* From Aviva Bowen at the IFT…
As the Chicago area forecast shows several inches of snow and more bitter cold headed our way this weekend, I wanted to put this info back at the top of your inbox. These workers deal with dangerous conditions to keep us safe and will be putting in even more hours in the days ahead while unwisely understaffed.
* From a recent press release…
The recent winter storms that shut down roads in Illinois exposed a serious potential public safety and financial problem in Cook County. The Illinois Department of Transportation (IDOT) doesn’t have enough mechanics to keep snow plows running, so they had to call in 30 mechanics from the National Guard just to keep the fleet on the road recently.
“We can’t call in the military every time we have a snow storm,” said Tom Kosowski, President of the Illinois Federation of Public Employees (IFPE), IFT Local 4408. “We don’t have enough mechanics and shopkeepers to do the job. If we can’t keep plows running to clear the roads, they won’t be safe for anyone.”
Public employees have been on the front lines statewide, often working 21-hour days to keep up with recent storms while severely short-handed. Instead of hiring more IDOT workers, the state calls in military support, spends additional money to hire private companies, uses employees who aren’t trained mechanics, and forces their own mechanics to work large amounts of overtime.
These unqualified workers without the appropriate experience on state vehicles create a potential danger to motorists and more cost to taxpayers.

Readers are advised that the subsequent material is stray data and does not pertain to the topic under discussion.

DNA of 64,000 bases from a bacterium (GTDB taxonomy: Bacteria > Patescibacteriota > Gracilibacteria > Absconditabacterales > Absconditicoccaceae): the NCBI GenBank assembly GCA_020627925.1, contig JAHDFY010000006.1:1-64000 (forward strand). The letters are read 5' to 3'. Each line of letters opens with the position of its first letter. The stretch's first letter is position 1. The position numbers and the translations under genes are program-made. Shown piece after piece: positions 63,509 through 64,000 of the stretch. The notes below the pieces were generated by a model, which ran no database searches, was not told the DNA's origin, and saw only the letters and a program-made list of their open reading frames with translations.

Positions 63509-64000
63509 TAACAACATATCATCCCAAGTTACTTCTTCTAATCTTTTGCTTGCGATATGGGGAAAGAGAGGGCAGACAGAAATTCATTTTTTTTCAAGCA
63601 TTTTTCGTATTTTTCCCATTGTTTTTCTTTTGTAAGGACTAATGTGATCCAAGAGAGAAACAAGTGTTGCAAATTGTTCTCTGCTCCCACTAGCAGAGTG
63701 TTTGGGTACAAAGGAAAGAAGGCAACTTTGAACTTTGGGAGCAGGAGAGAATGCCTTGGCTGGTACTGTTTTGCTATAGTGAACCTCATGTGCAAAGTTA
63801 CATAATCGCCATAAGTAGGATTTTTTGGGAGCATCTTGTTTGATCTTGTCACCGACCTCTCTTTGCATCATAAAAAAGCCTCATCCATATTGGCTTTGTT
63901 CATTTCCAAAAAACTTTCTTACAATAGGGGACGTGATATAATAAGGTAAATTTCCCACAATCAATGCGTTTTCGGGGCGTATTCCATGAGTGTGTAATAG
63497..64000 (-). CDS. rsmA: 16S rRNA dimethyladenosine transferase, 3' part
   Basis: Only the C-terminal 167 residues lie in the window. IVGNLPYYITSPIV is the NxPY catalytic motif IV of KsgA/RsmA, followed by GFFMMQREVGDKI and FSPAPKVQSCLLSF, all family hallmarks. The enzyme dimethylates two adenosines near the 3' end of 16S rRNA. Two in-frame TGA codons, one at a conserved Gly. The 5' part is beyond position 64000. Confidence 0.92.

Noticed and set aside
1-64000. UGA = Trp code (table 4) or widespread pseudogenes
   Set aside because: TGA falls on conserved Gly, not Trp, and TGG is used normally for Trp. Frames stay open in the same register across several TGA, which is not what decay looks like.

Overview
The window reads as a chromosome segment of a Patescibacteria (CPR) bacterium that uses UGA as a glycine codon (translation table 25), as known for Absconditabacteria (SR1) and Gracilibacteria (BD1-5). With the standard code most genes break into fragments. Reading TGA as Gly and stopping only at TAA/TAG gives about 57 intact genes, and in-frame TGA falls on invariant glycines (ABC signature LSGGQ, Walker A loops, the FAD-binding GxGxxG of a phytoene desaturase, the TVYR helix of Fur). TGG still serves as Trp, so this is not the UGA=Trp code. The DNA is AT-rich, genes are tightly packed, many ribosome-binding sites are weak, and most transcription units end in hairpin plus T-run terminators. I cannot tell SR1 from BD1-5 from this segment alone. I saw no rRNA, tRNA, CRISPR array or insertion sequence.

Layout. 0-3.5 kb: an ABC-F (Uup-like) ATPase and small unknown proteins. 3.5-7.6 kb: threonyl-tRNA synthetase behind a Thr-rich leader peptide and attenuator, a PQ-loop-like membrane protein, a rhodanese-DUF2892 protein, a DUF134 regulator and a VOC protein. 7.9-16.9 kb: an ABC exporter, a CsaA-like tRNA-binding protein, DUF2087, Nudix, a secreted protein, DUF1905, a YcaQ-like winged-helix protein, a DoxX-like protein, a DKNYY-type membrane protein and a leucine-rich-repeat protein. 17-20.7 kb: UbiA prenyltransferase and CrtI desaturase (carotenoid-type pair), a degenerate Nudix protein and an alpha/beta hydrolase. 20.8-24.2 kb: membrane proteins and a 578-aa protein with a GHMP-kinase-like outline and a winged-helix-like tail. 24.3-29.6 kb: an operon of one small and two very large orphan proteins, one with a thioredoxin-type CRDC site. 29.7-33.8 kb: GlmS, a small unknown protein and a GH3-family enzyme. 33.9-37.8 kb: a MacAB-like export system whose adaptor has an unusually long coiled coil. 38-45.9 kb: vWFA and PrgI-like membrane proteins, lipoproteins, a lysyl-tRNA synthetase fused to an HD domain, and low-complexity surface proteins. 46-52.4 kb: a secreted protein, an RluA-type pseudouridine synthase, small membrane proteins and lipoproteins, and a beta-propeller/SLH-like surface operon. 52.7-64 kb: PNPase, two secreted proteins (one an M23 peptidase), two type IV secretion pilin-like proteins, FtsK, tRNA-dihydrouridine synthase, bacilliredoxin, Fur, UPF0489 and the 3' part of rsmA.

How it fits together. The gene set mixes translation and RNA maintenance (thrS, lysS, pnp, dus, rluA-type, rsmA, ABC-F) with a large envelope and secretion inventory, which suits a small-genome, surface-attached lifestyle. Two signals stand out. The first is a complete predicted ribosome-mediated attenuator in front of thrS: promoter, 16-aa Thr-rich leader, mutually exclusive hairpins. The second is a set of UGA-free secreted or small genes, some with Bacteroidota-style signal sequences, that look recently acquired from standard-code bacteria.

A $3-million study conducted for the state showed that maintaining the state’s vehicles in house is more efficient and saves taxpayer dollars. Maximus Fleet Management Consulting recommended that IDOT hire more mechanics to work on the fleet and more storekeepers to handle inventory.
“Hiring more IDOT mechanics will help keep people safe and save the state more money,” said Matt Emigholz, Vice President of Local 4408. “We don’t understand why IDOT won’t follow the advice they paid to receive.”
At the Rodenburg facility in Schaumburg alone, 15 of 22 plows are not working at this time. If the garages were properly staffed, the right amount of inventory would be stocked at the most efficient cost and mechanics could perform preventative maintenance to keep the fleet running longer.
That study referenced above is here on page 46.
*** UPDATE *** From IDOT…
In response your post today:
IDOT crews work diligently each and every day to ensure the safety of the motoring public.
During the height of the recent polar vortex, IDOT had 1,755 trucks assigned to snow duty across the state, and nearly 3,700 full- and part-time employees available to help ensure roads were clear and passable.
With the unprecedented statewide winter storm conditions of Jan. 4-8 and subsequent regional snowfall and bitter temperatures, IDOT crews were out working in some of the most difficult conditions imaginable. These historic conditions did strain our vehicles, but at no point did we have an insufficient number to keep the roads cleared and salted. In District 1 (Cook County area), there were 440 trucks to cover 370 routes.
Safety is our number one priority and IDOT has consistently kept the necessary number of trucks on the road. That will continue through the winter.
No mechanics were approved to work 21 hours and the claim that IDOT lacks an adequate number of mechanics is absolutely false. And any outside mechanics we use are retained year-round and are highly-experienced and highly-qualified.
These weather conditions have not been experienced in over 20 years so utilizing National Guard personnel is not a common occurrence.
Chief Communication Officer - IDOT